(re)submitting without consent of all authors

From The Embassy of Good Science

(re)submitting without consent of all authors

What is this about?

Papers and grant applications should only be submitted or resubmitted after consent from all authors. Not getting consent from all authors is considered a questionable research practice, and goes against the widely recognized recommendations from ICMJE (1).[1] Not gaining consent from all authors can lead to reputational damage for authors, especially when the article or application does not meet the standards of the non-consenting authors.

  1. ICMJE (2019) Recommendations for the Conduct, Reporting, Editing, and Publication of Scholarly Work in Medical Journals. Accessed via: http://www.icmje.org/icmje-recommendations.pdf

Why is this important?

Gaining consent from all authors before submitting a manuscript demonstrates honesty and respect for colleagues. A number of cases have drawn attention to this questionable research practice. For example, a co-author found out a conference paper was re-published in another journal by the first author, without getting consent from all authors.[1] Moreover, that same first author later translated the conference paper to their native language and published it in a journal written in that language, still listing all authors without consent. In this way, the co-author self-plagiarized without being aware of it. This case led to a request to the journal to retract the article.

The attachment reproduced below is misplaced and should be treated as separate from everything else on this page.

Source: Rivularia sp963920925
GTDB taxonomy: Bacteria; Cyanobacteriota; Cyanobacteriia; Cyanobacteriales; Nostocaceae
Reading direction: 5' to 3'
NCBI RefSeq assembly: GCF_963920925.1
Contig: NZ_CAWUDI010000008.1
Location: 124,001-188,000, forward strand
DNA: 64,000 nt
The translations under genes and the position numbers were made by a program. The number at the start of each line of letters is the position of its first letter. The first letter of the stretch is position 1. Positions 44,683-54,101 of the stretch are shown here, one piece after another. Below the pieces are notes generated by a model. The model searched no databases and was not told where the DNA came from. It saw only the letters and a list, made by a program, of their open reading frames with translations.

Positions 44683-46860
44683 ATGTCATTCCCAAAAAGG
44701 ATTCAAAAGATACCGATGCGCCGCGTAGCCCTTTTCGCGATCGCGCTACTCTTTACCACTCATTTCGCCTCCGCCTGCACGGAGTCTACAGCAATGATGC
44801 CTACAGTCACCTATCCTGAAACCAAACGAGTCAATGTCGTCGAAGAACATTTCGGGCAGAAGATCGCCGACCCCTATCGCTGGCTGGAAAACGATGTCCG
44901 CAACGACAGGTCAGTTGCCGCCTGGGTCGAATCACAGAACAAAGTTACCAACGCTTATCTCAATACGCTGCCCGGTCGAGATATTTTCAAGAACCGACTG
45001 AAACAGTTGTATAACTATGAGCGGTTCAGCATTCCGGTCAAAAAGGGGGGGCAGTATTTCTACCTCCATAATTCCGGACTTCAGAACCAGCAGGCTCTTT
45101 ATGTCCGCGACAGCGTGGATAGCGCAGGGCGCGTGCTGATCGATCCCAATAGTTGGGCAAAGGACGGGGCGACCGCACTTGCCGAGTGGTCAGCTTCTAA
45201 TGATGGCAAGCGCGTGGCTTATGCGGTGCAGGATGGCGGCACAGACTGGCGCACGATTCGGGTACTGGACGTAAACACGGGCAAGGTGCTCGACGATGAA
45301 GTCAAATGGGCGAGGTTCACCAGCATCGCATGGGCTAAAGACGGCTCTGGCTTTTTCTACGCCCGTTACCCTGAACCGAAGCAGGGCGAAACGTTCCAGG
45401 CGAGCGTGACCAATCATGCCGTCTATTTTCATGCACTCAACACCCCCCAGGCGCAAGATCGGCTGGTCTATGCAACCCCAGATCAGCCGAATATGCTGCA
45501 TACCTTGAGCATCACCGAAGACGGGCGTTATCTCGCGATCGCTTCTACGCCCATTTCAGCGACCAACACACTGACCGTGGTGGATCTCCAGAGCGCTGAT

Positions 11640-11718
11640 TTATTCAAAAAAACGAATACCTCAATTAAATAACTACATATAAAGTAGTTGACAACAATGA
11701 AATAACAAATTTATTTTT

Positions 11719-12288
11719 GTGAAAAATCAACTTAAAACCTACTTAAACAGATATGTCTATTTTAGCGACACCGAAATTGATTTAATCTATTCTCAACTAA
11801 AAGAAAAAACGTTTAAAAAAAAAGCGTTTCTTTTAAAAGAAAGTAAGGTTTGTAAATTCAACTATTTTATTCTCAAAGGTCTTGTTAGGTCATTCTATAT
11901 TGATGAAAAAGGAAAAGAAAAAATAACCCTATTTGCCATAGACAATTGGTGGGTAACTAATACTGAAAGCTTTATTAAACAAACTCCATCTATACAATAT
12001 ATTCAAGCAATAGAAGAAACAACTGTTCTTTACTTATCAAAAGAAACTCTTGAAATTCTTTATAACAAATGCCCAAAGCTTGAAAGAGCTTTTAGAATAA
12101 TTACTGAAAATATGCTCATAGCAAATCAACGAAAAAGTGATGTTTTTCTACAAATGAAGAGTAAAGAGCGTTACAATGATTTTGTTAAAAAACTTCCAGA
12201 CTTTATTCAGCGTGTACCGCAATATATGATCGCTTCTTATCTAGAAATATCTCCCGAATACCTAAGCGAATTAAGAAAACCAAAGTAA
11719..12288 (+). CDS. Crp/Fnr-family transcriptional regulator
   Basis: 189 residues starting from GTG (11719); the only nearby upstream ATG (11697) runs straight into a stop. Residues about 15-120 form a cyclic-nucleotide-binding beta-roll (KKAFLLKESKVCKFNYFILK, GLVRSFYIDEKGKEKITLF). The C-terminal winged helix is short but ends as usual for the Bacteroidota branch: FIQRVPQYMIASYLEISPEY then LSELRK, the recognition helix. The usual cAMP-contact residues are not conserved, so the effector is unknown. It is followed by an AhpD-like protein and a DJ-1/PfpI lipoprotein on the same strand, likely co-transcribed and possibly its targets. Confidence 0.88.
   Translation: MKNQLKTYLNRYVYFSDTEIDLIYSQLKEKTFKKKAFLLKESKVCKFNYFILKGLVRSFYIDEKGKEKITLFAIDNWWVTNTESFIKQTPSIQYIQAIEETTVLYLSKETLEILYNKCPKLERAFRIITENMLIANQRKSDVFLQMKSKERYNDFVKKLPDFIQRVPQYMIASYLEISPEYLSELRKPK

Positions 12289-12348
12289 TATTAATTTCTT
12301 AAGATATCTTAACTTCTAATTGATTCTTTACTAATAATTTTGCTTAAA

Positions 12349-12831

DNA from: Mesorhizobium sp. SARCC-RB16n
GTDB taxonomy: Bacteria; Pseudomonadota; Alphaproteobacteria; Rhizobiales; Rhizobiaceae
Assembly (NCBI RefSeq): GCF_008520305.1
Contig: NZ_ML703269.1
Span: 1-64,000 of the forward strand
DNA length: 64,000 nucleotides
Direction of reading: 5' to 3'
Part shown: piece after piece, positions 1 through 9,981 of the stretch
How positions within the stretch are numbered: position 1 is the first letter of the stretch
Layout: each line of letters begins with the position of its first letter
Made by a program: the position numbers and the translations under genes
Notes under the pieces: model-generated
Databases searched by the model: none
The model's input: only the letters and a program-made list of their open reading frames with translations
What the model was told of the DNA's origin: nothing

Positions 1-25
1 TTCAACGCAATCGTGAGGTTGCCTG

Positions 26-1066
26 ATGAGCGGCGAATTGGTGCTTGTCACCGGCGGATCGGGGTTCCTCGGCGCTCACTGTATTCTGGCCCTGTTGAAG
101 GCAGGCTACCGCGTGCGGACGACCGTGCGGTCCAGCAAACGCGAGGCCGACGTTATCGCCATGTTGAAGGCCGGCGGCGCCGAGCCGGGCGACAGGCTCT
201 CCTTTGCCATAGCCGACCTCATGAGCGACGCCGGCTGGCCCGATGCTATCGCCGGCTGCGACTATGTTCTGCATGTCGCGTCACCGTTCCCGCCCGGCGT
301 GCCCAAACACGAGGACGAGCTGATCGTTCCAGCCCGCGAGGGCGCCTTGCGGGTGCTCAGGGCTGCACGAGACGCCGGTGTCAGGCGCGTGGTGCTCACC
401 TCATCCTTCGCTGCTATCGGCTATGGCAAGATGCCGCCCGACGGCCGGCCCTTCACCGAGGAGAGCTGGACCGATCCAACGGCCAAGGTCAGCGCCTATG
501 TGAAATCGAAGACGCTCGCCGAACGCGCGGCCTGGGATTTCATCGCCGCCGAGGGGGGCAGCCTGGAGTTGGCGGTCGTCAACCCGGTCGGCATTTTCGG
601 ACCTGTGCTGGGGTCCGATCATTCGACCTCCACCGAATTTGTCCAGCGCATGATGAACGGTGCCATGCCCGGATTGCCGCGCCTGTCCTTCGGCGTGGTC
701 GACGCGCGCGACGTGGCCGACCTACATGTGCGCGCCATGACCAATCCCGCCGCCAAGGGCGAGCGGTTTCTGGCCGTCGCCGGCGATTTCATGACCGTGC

1. Academia.stackexchange (2015). What to do after I was named as co-author on a paper, without my consent? Accessed via: https://academia.stackexchange.com/questions/49573/what-to-do-after-i-was-named-as-co-author-on-a-paper-without-my-consent

For whom is this important?

What are the best practices?

Institutions and journals need to have clear guidelines on publication and authorship in place. Guidelines should involve a section about gaining consent from all authors before submitting a manuscript or grant proposal. The Forum from COPE suggests that journals should send acknowledgements to all listed authors, not just the corresponding author, upon receiving a manuscript.[1]

  1. COPE (2013). Paper submitted for publication without consent or knowledge of co-authors. Accessed via: https://publicationethics.org/case/paper-submitted-publication-without-consent-or-knowledge-co-authors

Other information

Virtues & Values
Good Practices & Misconduct